James Michelson the UVM Medical Center

Jim Michelson, MD is an orthopedic surgeon in the Foot and Ankle Division of the Department of Orthopedic Surgery at the UVM Medical Center and a Professor at the Larner College of Medicine at UVM.

The arrival of warm weather in Vermont triggers an explosion of outdoor activities, from hiking and running to relaxing on or around the water. One pleasant side effect: we get to put our boots in the closet!  But what to wear – sandals, minimalist running shoes, or go barefoot?

Let’s take them in order: Does wearing sandals, which offer less support, cause damage to your feet if you wear them too long? This one is simple – nope! Our feet are remarkably strong, and in the vast majority of cases don’t need a supportive shoe to maintain their shape. That isn’t to say that you should go on a five-mile run in sandals, because that requires an entirely different level of stability, which we’ll talk about in a moment. If you have flat feet, you don’t have to worry about using sandals either. In general, “a flat foot is a happy foot”, and they actually get fewer injuries than feet with high arches. As to which sandal to wear – whatever is comfortable!

So what about the minimalist running shoes (like those with the separate toes)? They are like sandals for running, in that they don’t give your foot much support and are designed to “strengthen” your foot by forcing all the muscles in it to work to support your foot. While the idea is based on the concept that man originally developed walking and running barefoot – so we shouldn’t need shoes to support our feet – not everyone is comfortable in these running shoes. Without getting into a major philosophical discussion about these shoes, the bottom line is that you should feel free to try them out.  However, use common sense – if you find that your feet are hurting during or after running, they may not be right for you.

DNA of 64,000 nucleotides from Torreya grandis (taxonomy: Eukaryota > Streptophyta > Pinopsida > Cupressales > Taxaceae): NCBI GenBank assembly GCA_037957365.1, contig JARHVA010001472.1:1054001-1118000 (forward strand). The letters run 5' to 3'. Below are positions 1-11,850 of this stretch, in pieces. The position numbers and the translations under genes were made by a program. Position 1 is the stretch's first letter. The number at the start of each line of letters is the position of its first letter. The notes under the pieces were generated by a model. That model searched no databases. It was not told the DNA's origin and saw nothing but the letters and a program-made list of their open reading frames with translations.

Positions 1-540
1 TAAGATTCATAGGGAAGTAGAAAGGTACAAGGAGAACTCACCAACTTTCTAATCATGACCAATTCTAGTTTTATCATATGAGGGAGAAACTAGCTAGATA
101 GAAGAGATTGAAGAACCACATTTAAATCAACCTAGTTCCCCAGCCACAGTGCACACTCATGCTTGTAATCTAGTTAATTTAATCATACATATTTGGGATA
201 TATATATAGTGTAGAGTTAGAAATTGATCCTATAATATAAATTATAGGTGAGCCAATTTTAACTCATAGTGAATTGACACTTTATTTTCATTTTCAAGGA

Finally, is walking barefoot as bad as some of our parents told us? At the risk of challenging anyone’s parents, the answer is no.  I will qualify that by saying again that you should use common sense –  if you intend to walk barefoot in the middle of Burlington, you’re likely to end up getting glass, or other sharp objects, stuck in your feet. So, walking barefoot is fine – as long as you walk in a safe environment .

There is one BIG exception to the barefoot rule! If you have diabetes or any condition where the sensation in your feet is decreased, you should NEVER walk barefoot, even in the sand. I have seen folks get serious burns to the bottom of their feet because they walked across hot sand and didn’t feel it.

So there it is – answers to the most common footwear questions for the summer. In  general, the rule of thumb is that as long as your feet feel  okay, wear what you like!

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